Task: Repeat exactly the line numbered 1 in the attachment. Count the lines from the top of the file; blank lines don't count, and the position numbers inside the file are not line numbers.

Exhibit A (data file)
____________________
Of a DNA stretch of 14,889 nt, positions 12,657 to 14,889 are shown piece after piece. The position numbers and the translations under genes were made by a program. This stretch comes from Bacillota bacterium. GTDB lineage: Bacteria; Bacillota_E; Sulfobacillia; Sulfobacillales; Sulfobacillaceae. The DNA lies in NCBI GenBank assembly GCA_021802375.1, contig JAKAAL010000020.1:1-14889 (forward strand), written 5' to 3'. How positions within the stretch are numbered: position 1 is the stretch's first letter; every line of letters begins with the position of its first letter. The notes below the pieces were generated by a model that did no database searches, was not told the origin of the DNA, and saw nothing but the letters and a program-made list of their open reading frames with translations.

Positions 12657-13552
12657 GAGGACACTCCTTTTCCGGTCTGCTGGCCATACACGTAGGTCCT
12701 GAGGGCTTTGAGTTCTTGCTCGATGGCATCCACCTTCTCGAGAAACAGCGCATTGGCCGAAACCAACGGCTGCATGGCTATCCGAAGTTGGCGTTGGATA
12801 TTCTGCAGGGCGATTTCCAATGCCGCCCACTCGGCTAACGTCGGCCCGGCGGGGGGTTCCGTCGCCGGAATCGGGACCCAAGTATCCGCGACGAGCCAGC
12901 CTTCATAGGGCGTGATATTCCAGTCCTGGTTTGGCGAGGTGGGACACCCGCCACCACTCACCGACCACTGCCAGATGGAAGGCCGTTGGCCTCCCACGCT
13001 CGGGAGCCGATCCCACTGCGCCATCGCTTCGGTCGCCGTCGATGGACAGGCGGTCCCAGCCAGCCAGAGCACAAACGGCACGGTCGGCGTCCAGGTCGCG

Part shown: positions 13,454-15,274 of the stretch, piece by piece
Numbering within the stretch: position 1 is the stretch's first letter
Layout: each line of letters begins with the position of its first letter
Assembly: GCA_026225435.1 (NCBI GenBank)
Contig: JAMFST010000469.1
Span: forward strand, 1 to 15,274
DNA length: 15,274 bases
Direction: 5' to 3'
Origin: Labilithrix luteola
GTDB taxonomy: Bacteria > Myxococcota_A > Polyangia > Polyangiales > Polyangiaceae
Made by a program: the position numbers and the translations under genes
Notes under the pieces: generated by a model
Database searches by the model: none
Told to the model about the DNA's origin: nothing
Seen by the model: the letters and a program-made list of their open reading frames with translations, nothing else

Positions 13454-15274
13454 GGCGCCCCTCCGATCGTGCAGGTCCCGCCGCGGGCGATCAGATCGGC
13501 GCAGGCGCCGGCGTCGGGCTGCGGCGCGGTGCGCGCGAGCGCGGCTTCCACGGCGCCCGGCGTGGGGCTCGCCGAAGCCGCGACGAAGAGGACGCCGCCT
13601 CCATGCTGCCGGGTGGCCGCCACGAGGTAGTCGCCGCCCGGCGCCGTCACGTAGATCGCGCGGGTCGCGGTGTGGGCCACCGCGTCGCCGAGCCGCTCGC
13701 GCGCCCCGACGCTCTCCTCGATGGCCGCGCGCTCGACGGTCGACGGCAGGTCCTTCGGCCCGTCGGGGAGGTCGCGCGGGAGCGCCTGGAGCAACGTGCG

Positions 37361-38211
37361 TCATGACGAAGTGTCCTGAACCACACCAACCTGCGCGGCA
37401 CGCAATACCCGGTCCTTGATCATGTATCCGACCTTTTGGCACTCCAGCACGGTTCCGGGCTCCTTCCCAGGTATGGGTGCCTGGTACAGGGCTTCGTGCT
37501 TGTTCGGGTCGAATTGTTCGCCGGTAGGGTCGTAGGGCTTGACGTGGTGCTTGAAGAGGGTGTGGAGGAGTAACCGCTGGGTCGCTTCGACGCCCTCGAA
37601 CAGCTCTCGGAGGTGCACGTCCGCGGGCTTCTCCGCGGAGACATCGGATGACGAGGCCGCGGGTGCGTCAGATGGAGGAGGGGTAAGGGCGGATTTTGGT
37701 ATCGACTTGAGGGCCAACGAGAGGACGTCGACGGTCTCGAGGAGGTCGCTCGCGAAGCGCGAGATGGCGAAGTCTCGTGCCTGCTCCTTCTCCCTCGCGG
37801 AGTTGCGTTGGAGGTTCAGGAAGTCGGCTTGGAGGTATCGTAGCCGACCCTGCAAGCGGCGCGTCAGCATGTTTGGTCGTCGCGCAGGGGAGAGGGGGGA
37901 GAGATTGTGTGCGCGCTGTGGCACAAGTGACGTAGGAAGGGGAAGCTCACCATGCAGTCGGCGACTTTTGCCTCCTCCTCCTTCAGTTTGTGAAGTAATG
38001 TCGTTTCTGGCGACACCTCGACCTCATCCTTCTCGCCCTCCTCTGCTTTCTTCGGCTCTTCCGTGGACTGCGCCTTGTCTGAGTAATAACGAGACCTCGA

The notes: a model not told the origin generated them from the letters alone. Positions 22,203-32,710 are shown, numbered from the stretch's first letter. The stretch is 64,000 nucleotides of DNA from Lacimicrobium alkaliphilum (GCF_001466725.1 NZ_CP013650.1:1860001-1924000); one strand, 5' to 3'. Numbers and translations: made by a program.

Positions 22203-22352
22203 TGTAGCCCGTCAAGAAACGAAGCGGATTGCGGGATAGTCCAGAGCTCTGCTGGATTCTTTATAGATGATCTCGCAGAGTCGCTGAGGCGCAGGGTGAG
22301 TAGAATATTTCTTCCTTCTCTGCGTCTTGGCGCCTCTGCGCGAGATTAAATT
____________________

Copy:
Of a DNA stretch of 14,889 nt, positions 12,657 to 14,889 are shown piece after piece. The position numbers and the translations under genes were made by a program. This stretch comes from Bacillota bacterium. GTDB lineage: Bacteria; Bacillota_E; Sulfobacillia; Sulfobacillales; Sulfobacillaceae. The DNA lies in NCBI GenBank assembly GCA_021802375.1, contig JAKAAL010000020.1:1-14889 (forward strand), written 5' to 3'. How positions within the stretch are numbered: position 1 is the stretch's first letter; every line of letters begins with the position of its first letter. The notes below the pieces were generated by a model that did no database searches, was not told the origin of the DNA, and saw nothing but the letters and a program-made list of their open reading frames with translations.